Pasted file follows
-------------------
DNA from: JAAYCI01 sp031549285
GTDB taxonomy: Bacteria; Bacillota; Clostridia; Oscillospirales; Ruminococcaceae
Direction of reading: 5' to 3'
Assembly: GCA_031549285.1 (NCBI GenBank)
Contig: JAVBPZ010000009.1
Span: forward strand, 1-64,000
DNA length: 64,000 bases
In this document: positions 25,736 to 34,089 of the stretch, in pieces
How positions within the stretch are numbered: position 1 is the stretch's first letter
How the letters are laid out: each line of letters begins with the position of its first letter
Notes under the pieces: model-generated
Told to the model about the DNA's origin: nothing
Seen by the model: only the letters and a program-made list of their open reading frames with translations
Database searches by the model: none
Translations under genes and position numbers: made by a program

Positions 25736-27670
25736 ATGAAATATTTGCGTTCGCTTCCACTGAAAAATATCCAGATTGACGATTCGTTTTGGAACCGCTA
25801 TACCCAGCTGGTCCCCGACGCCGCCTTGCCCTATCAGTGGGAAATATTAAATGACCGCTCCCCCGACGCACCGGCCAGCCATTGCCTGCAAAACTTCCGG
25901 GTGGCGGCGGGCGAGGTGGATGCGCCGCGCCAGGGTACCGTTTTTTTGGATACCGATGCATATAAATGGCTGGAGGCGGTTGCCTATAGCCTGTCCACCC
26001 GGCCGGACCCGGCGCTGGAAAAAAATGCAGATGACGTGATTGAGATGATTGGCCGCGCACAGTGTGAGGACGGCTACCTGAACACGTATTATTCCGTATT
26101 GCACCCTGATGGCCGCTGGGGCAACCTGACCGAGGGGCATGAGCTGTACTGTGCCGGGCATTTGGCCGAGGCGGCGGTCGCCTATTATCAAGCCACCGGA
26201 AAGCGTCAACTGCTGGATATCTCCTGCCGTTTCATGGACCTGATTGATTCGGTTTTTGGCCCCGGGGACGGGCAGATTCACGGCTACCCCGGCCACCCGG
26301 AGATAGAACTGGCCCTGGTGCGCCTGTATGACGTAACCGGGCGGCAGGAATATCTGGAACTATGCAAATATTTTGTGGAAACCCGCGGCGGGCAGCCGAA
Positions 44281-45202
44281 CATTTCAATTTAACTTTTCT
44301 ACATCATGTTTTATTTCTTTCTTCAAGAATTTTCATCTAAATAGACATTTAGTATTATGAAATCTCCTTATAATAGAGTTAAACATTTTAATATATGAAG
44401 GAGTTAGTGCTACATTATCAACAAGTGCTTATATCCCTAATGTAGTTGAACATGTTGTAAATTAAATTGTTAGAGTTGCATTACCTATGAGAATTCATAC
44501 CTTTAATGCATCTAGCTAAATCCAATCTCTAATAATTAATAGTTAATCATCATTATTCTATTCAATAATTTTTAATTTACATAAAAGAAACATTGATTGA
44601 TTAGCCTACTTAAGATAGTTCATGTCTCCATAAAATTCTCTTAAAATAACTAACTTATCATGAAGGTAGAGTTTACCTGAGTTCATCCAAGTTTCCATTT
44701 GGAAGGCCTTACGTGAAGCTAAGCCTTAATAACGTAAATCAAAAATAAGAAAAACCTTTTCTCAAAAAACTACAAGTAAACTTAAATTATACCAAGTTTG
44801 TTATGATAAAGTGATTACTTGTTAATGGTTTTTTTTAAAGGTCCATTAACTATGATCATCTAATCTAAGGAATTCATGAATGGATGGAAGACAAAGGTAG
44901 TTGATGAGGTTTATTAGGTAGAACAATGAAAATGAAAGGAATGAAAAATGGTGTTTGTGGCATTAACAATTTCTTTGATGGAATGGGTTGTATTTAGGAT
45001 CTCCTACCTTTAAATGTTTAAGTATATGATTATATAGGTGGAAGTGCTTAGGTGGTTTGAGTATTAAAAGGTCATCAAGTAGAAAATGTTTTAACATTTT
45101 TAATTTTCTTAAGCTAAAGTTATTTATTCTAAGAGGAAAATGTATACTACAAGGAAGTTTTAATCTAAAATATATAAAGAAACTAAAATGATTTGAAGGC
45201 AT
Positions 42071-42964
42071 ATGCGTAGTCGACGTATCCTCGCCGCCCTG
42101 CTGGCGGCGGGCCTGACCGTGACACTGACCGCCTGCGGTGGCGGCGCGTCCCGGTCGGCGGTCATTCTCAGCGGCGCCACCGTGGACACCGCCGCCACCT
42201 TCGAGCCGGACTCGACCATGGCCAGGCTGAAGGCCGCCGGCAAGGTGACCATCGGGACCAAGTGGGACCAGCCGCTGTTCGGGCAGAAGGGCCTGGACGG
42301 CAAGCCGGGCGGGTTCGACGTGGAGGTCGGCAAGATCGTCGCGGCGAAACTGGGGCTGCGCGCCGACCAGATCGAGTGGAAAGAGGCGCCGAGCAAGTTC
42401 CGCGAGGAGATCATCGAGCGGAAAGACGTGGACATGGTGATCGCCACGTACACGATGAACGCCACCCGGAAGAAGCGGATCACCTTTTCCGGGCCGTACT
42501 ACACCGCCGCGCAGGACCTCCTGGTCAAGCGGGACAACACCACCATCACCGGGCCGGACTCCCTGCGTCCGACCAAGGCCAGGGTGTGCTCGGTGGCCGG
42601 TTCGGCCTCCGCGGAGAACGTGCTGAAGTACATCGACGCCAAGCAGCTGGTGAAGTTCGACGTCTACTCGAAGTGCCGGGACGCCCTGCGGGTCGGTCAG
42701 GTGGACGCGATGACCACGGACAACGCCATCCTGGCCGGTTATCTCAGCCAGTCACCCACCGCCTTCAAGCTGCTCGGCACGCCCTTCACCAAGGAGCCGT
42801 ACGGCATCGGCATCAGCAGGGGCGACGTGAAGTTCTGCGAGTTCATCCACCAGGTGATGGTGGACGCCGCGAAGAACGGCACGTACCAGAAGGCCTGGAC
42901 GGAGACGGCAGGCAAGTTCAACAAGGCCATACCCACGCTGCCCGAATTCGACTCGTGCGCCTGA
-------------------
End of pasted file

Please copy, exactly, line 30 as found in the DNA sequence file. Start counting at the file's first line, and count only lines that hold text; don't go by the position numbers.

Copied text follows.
44701 GGAAGGCCTTACGTGAAGCTAAGCCTTAATAACGTAAATCAAAAATAAGAAAAACCTTTTCTCAAAAAACTACAAGTAAACTTAAATTATACCAAGTTTG